Sunday, July 01, 2007

Book Review: The Restaurant at the End of the Universe

The second book in Douglas Adams' series finds our intrepid crew in search of something to eat. But not before Arthur Dent has jammed the computers on the ship, The Heart of Gold, with his request for a simple cup of tea. At that moment the Volgon ship captain, the one responsible for destroying Earth five minutes before the super-intelligent beings who built it could uncover The Question of Life, the Universe, and Everything, has the ship in his sites. He is following the directions of his "private brain care specialist" and is intent on destroying said ship.

Desperate, Zaphod Beeblebrox, former President of the Galaxy; Trillian, a former resident of Earth Zaphod picked up at a party six months ago; Ford Prefect, a field reporter for The Hitchhiker's Guide to the Galaxy; and Arthur call up Zaphod's great-grandfather, Zaphod Beeblebrox the Fourth. He gives them all some very cryptic advice that's of no help whatsoever. Arthur hits the Improbability Drive and the crew is dispersed to unknown corners of the Universe.

Zaphod finds himself, along with Marvin the always-depressed robot, on the planet where The Guide is published. A thought pops into his head: he must find Zarniwoop, the publisher. And he must find the man who rules the Universe.

The rest of the crew is still on board The Heart of Gold, along with a teapot, some milk, and best of all, real tea. They have been told to sit tight and wait. And, with nothing better to do, they follow instructions.

Zaphod finds Zarniwoop, discovers a few more things about himself, and eventually is reunited with his ship and crew. Still hungry, Zaphod orders the ship to take them to the nearest place to eat.

"Sure thing!" the ship responds cheerfully. And the bridge explodes.

When our crew wakes up, they are at the Restaurant at the End of the Universe. Ford gets drunk, the cow that will be their meal introduces himself, and they discover that Marvin, who had been left behind on a distant planet by Zaphod, is in the parking lot, parking cars. The gang goes to the lot and steals a ship moments before the universe ends.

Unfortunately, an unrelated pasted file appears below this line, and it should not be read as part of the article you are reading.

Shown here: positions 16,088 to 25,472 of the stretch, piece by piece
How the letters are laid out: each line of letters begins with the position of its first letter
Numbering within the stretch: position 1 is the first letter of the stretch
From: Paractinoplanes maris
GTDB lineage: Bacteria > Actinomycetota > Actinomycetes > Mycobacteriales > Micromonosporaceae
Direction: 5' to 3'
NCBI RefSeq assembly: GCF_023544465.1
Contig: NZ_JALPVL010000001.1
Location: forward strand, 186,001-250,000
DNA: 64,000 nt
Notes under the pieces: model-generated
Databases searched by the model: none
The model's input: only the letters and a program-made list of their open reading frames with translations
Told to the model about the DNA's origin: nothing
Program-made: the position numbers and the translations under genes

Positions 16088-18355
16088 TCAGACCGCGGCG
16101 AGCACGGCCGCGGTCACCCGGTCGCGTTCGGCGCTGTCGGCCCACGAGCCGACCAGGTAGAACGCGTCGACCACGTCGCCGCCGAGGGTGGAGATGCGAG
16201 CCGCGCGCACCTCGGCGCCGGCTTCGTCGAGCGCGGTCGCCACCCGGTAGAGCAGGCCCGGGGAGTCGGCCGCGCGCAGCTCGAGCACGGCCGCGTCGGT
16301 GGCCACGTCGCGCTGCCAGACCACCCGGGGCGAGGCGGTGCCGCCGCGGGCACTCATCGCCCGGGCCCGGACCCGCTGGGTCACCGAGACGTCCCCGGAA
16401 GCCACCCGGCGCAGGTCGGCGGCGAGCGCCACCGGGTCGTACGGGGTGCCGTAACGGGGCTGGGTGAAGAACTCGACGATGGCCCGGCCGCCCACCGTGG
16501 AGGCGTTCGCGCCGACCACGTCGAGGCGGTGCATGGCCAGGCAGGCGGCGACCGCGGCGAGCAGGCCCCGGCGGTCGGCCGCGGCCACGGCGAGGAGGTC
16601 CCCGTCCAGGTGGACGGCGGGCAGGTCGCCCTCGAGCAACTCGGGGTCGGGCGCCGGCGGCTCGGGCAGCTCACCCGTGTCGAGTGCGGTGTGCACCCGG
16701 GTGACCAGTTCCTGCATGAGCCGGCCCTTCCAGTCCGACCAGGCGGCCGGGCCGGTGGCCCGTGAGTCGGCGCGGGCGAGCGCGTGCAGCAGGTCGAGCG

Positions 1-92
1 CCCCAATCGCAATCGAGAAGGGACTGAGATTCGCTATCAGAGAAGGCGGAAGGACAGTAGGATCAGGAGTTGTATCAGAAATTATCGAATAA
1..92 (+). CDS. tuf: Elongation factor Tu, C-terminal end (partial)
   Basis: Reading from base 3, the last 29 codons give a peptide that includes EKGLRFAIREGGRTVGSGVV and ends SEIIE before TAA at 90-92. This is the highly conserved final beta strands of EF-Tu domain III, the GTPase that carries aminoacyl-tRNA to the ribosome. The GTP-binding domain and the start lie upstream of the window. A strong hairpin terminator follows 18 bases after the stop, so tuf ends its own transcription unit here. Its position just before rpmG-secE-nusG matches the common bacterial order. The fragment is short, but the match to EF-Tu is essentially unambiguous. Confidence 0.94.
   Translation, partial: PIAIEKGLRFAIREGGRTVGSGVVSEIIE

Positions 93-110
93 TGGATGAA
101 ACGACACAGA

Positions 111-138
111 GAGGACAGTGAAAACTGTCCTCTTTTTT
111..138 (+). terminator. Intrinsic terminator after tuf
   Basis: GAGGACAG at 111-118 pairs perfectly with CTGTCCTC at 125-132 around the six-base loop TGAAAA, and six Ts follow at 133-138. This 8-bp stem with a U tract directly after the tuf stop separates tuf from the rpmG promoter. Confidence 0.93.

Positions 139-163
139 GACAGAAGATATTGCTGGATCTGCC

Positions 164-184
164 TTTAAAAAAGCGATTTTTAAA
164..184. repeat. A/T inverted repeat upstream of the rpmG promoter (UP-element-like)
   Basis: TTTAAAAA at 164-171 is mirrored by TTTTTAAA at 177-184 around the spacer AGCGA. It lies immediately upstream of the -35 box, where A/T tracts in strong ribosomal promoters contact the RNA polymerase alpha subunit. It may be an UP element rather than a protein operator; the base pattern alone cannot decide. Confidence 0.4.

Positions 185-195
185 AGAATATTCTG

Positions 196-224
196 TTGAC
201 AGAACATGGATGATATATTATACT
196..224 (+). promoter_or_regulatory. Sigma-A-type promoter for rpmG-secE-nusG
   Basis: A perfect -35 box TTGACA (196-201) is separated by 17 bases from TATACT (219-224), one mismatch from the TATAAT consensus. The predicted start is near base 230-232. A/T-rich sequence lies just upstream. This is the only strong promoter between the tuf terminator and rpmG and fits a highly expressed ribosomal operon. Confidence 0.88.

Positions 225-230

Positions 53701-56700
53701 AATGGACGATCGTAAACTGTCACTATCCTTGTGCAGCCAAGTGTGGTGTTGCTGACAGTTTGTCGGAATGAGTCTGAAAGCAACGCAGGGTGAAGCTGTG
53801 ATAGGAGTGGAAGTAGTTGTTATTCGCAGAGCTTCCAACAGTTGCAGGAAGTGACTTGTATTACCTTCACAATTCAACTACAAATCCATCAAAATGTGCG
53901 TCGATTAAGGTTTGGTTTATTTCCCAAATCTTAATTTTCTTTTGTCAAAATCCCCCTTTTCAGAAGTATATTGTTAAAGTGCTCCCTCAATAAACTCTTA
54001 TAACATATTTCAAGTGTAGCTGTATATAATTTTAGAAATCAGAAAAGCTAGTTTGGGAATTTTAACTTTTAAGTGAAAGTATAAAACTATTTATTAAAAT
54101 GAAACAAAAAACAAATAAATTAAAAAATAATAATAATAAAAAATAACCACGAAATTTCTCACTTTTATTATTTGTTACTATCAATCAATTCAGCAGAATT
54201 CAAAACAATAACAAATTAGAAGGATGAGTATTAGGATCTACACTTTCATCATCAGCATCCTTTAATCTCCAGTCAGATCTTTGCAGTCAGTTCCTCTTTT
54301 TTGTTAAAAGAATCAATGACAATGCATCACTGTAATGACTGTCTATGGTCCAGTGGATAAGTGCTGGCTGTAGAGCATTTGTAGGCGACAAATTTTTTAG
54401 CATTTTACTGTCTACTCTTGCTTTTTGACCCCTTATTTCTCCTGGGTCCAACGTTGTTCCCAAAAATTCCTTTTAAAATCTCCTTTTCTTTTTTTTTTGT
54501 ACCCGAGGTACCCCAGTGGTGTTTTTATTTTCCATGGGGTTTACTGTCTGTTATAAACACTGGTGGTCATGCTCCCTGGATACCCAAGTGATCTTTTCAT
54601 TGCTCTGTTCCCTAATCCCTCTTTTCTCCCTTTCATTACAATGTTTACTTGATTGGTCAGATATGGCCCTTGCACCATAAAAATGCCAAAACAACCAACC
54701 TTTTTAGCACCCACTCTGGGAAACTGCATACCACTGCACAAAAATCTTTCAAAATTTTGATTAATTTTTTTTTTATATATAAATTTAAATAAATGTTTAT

Not just any ship. This ship is a drone that will crash into a solar flare as part of a concert by the band Disaster Area. And there is nothing they can do to divert it. However, Marvin reveals that the Question to Life, the Universe, and Everything is imprinted on the brainwaves of Arthur. Not that it will help them any.

Marvin doesn't get a chance to tell them because Arthur finds an teleporter and the crew escapes. Trillian and Zaphod are back on The Heart of Gold; Arthur and Ford are somewhere else. Zarniwoop also is aboard The Heart of Gold, still intent on finding the Man Who Rules the Universe. Arthur and Ford find themselves on a very different type of ship heading out who knows where.

Do Trillian, Zaphod and Zarniwoop meet the Man Who Rules the Universe? Do Arthur and Ford discover the Question to the Ultimate Answer in Arthur's brain? What happens to Marvin?

You'll have to read the book. And, most probably, read the next one as well. This is a series, after all.

And, like The Hitchhiker's Guide, most of the pleasure is in the journey, not the end. Just when you think you have the story and plot figured out, the Improbability Drive kicks in and everything changes. I found myself laughing out loud, but completely unable to explain to my family exactly why. It's all in the set-up, you see. Or you will if you read the book.

On the March Hare scale: 4 out of 5 Golden Bookmarks.

P.S. I will say that having read this book--or some version of it for it has appeared as a BBC TV series, on all sorts of records, cassettes, and CDs, a computer game, a bath towel, and, finally, a movie--I feel like I've been initiated into a secret club where the answer to any question is "42" and the password is "So long and thanks for all the fish." If you can sing it, you're hardcore.

I realized this when, at a recent family outing to Six Flags Discovery Kingdom (formerly Marine World-Africa USA), I mentioned to the young woman at the Dolphin pool that dolphins are the third most intelligent species on Earth. Humans are the second. When I told her mice were the most intelligent, she looked rather skeptical, but her co-worker who came in on the middle of the conversation said, "That's that movie!" And started singing "So Long and Thanks for All the Fish." They hadn't realized it was a book. I think I piqued their interest.

So, dear college students, home for the summer and working what appears to be a boring and meaningless job, stay open to the possibilities. You never know what gems might be thrown into your lap by a stranger. :)